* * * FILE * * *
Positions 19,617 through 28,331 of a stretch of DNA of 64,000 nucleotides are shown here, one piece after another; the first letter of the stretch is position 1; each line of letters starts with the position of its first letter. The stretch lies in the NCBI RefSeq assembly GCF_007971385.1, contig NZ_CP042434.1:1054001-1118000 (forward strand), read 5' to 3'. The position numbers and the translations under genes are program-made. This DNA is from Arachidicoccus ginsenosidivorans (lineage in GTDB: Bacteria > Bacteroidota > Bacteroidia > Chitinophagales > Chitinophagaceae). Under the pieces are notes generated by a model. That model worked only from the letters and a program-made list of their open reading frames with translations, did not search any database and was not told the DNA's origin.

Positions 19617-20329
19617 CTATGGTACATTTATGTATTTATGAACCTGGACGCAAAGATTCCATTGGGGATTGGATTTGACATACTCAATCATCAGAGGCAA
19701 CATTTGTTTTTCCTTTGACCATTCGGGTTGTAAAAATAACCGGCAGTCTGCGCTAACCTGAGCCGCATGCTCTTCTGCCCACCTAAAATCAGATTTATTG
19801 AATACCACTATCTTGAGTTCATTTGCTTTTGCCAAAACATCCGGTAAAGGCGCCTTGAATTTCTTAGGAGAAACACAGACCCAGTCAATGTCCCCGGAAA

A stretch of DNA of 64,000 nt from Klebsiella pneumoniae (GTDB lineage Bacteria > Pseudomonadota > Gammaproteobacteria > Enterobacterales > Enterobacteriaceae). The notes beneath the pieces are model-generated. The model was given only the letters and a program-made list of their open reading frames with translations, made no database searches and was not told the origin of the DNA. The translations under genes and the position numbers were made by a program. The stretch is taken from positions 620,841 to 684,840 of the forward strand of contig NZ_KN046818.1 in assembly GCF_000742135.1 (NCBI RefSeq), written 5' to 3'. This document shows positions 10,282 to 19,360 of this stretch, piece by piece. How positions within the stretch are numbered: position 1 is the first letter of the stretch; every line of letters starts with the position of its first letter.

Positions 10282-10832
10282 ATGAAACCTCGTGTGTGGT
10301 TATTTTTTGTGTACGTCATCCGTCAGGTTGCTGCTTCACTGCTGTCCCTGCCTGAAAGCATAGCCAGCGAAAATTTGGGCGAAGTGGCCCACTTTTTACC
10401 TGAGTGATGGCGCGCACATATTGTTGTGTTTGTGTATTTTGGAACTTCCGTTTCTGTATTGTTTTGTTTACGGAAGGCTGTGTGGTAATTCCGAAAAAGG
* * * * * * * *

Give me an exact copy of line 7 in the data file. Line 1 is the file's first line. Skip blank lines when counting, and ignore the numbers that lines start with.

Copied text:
Positions 10282-10832